The Value of Canadian Teams in the West

This continues our look at Forbes’ The Business of Hockey report in reference to the Western Conference Canadian Teams.

Unfortunately, it’s not great news, since all the Canadian teams in the west have trended down as all four teams missed the playoffs last season and sell-out streaks came to an end..

Still, 5 of 7 of the Canadian teams rank in the top half of the league in terms of value and fan bases, which is impressive considering the Edmonton Oilers (8 seasons), Winnipeg Jets (7) and Calgary Flames (5, tied with the Carolina Hurricanes) have the longest playoff droughts in the NHL.

Here’s our recap of the Forbes rankings as it relates to Canadian Western Conference Teams:

3. Vancouver Canucks (5th Overall)

Vancouver Canucks Tickets


The Canucks had a devastating season in 2013-2014 that certainly took its toll but didn’t break the bank.  The team is still tops in the West in terms of Canadian teams, valued at  $800 million dollars, good for 5th in the league.  This is thanks to a lucrative 10 year television extension with Sportsnet that will cover regional broadcasts and multimedia rights until the 2022-2023 season.

The deal is a confidence boost for a team that went though times last season and suffered at the box office as a result.  The team’s 10 year sell out streak was finally broken due to a poor on-ice product and ticket prices on the secondary market are down 25% this season, despite one of the largest social media followings in the NHL.

Still, the team can boast the 6th best fans in the league, and that’s likely to rise after what, even at this early stage, seems to be a bounce back year for the Canucks, who are currently ranked 6th in the NHL standings.

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4. Edmonton Oilers (12th overall)

Edmonton Oilers Tickets

The Oilers are doing all right.  They rank 5th among Canadian teams and 12th overall in the NHL with a valuation of $475 million. That’s no small feat for a team that has gone 8 years without a playoff appearance, the longest in the NHL.

Considering the team’s poor on-ice performance, the fact that their fans rank 9th best in the league is incredibly impressive.  Last season was the first year that Rexall Place didn’t sell out, despite that fans have little to brag about.  Even this season the arena is working at 100% capacity despite the team’s 11 game losing streak, that finally came to an end last night.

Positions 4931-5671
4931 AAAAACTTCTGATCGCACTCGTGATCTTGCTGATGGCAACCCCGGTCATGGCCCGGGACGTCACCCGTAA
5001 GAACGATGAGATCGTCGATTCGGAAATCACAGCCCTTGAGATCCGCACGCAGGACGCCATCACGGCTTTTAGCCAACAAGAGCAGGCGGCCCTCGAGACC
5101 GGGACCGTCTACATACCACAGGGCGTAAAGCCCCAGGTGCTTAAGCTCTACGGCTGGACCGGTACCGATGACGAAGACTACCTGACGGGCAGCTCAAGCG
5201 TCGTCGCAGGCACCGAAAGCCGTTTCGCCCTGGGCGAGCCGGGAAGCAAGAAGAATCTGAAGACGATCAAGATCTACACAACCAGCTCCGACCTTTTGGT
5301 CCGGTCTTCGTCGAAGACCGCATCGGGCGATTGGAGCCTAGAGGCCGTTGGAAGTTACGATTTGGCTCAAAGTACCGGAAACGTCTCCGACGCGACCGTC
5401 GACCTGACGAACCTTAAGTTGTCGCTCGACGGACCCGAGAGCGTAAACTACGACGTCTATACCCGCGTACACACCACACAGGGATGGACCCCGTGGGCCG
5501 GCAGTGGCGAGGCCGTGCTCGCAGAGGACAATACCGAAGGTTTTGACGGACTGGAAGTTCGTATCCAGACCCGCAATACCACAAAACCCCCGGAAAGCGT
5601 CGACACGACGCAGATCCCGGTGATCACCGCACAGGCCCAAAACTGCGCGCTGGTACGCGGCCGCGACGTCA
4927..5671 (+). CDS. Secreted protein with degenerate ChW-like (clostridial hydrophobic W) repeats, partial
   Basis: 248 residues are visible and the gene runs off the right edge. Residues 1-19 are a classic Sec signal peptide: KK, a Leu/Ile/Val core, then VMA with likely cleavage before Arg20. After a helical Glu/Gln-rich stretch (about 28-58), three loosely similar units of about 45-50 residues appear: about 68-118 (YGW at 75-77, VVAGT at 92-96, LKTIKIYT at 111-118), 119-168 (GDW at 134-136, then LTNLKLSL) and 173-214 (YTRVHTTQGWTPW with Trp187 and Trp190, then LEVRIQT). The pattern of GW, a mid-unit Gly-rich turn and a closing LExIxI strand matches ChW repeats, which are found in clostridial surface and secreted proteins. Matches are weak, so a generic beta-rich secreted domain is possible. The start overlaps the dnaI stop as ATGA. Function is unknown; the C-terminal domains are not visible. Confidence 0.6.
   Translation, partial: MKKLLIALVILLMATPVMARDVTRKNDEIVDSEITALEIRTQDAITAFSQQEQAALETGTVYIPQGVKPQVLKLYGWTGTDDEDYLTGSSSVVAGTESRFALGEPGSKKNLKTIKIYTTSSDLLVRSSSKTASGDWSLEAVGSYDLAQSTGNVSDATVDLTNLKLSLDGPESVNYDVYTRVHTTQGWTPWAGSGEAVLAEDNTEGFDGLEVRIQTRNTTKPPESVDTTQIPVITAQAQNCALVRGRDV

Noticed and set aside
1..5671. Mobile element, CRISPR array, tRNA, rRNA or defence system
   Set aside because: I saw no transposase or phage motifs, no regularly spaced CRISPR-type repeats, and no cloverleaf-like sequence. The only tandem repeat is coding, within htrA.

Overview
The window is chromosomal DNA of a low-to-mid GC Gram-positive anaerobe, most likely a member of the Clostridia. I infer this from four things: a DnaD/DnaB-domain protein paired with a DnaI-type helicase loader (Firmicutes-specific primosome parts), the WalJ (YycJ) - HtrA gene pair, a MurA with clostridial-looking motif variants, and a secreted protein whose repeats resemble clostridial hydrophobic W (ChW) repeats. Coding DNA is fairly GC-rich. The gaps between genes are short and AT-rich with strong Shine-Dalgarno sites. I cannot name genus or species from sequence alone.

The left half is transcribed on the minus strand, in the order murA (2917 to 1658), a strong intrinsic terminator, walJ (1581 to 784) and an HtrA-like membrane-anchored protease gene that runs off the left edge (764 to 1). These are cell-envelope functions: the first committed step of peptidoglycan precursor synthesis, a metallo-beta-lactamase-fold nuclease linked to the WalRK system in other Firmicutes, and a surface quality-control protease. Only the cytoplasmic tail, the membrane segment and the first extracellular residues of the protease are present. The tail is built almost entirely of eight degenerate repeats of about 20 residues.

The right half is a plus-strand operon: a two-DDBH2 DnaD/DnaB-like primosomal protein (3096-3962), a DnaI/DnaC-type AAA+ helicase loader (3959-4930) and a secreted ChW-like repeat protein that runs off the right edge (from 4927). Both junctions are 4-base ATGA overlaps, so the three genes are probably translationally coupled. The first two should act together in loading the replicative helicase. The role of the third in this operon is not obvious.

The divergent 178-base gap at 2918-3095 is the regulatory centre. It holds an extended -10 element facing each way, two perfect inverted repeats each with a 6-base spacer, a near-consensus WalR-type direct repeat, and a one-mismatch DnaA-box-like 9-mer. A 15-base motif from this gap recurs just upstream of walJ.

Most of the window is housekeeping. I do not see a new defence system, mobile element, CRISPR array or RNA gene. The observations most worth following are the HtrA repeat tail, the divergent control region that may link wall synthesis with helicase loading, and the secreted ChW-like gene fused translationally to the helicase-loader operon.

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5. Calgary Flames (13th overall)

Calgary Flames Tickets


The Calgary Flames have a bit more to cheer about, but still rank 6th among Canadian NHL teams or 13th overall, with a valuation of $451 million.  Forbes blamed their low assessment on the Scotiabank Saddledome, one of the oldest arenas in the NHL.

Still, Flames fans continue to show up for games and thanks to the Saddledome’s high seating capacity (ranked 6th among NHL arenas), even when tickets are only 98% sold, attendance still ranks higher than other arenas like the Minnesota Wild’s Xcel Energy Center and Pittsburgh’s Console Energy Center who are selling tickets over capacity but have a lower average attendance.

Flames fans are ranked 10th in the NHL, but barely.  Forbes was quick to point out that the team’s high social media following gave it a slight edge over the Wild, Philadelphia Flyers and L.A. Kings for the last spot on their list of the league’s best fans.

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7. Winnipeg Jets (20th overall)

It seems like no matter how much the Winnipeg Jets try, they can’t gain any ground.  Valued at $358 million, the Jets rank last among Canadien teams and 20th overall.  The good news is that the Jets are one of the only Western Conference teams whose sell out streak didn’t end this season, and the team can boast selling out every game since the team moved to Winnipeg two years ago.

The trouble is that the Jets are the sole bread winners for the MTS Center and with a low fee for local television rights, the Jets must make the playoffs in order to increase their valuation and they have not been able to do so in 7 seasons, dating back to their days as the Atlanta Thrashers.   Harder still is the arena’s low seating capacity with only 15,000 seats making revenue that much harder to generate from dedicated fans, even if their ticket prices are in the middle of the pack, ranked 14th in the NHL.

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